At a press conference this morning at his Clinton Global Initiative conference, Bill Clinton said that he and Hillary Clinton's inability to pass health care reform was not a total failure.
He also said that he would disclose any new contributions to his library if Hillary was elected president.
Talking about health care, Clinton hailed his administration's success in getting a health care bill to committee, something no other president had done. "People say you failed with health care," said Clinton, but he added that “it's a very good thing to fail in the right cause… Politics is an inexact pilgrims progress."
He said that he thinks health care reform will be enacted by the next president, and that the initial credit should go to Harry Truman, who first proposed it, but "did not get as far as I did."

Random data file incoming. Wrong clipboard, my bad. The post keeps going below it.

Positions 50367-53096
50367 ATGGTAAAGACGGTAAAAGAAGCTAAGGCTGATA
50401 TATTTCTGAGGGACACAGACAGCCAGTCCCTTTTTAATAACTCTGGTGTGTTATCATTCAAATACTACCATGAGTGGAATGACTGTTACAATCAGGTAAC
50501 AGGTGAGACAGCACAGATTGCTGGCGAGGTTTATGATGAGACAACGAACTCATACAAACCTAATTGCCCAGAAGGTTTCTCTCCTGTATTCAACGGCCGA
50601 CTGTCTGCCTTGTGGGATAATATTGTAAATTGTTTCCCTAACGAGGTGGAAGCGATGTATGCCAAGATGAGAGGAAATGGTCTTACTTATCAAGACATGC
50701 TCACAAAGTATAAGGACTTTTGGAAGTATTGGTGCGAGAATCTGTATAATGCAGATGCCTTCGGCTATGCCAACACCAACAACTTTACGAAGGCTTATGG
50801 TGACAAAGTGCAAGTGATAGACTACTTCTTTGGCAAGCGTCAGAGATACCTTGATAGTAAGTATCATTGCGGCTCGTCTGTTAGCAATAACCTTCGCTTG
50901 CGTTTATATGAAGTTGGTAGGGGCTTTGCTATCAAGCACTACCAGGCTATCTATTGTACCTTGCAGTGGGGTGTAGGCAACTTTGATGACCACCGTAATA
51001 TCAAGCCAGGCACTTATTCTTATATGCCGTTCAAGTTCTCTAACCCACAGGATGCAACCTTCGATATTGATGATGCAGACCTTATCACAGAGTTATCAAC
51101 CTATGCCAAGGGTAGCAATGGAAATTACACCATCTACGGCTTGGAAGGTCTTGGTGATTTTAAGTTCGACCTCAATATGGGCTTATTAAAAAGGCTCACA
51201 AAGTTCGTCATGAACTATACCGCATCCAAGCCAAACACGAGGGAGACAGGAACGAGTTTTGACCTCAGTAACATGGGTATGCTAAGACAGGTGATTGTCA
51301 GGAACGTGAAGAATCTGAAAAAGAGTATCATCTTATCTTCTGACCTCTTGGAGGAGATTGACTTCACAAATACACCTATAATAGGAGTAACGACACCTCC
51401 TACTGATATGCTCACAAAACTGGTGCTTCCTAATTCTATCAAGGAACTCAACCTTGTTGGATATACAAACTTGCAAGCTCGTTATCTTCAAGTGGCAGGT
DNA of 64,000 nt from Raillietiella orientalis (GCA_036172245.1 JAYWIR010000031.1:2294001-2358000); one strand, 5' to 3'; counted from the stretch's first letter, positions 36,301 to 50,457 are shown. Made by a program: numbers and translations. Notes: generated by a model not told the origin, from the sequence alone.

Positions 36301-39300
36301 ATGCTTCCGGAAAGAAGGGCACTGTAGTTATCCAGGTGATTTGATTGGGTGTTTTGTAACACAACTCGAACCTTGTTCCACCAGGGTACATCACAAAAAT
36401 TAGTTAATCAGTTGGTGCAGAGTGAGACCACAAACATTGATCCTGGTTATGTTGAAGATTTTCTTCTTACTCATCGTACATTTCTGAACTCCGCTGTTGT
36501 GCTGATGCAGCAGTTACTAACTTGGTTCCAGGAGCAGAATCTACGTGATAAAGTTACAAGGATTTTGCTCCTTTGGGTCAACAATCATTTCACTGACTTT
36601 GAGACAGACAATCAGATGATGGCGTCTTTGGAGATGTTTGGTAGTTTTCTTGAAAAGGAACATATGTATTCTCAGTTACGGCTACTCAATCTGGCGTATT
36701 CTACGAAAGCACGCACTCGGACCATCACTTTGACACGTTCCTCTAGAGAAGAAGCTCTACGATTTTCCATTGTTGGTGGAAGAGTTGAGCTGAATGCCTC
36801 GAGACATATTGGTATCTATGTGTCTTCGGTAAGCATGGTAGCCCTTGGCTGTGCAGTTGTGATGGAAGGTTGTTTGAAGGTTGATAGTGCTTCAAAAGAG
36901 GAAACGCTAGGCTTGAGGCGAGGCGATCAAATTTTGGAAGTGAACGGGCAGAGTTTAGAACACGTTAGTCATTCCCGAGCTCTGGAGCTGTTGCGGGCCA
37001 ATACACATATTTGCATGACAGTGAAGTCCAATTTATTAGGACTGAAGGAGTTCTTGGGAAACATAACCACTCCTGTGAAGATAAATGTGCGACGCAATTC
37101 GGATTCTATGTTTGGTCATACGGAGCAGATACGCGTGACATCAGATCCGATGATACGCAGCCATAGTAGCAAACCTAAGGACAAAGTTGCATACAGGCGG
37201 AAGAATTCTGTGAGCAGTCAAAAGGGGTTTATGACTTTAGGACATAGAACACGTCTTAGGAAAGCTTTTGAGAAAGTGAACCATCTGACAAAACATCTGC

He said Truman's presidency was almost "destroyed" by the failure, and that people said the same critical things about him "as they did about me and Hillary."
Clinton was using health care to help make the point that big, systematic changes take time. In that vein, he said that while people should be "personally impatient" for environment-friendly laws, official government efforts to counter global warming with international carbon markets would take time.
Clinton also bristled at a question about why he has not opened his foundation's archives to public scrutiny, a question Hillary did not answer at last night's debate. "She didn't answer the question last night because we don't believe in one set of rules for us and another set for everybody else," said Clinton.
He said that Hillary was the co-sponsor of a bill that says that every president going forward should disclose the names of contributors to their libraries. "If she becomes president I will treat it as if we are covered by that," said Clinton. "I think that we should all be treated the same," he added. He then said that the people who have already donated to his library should be treated anonymously.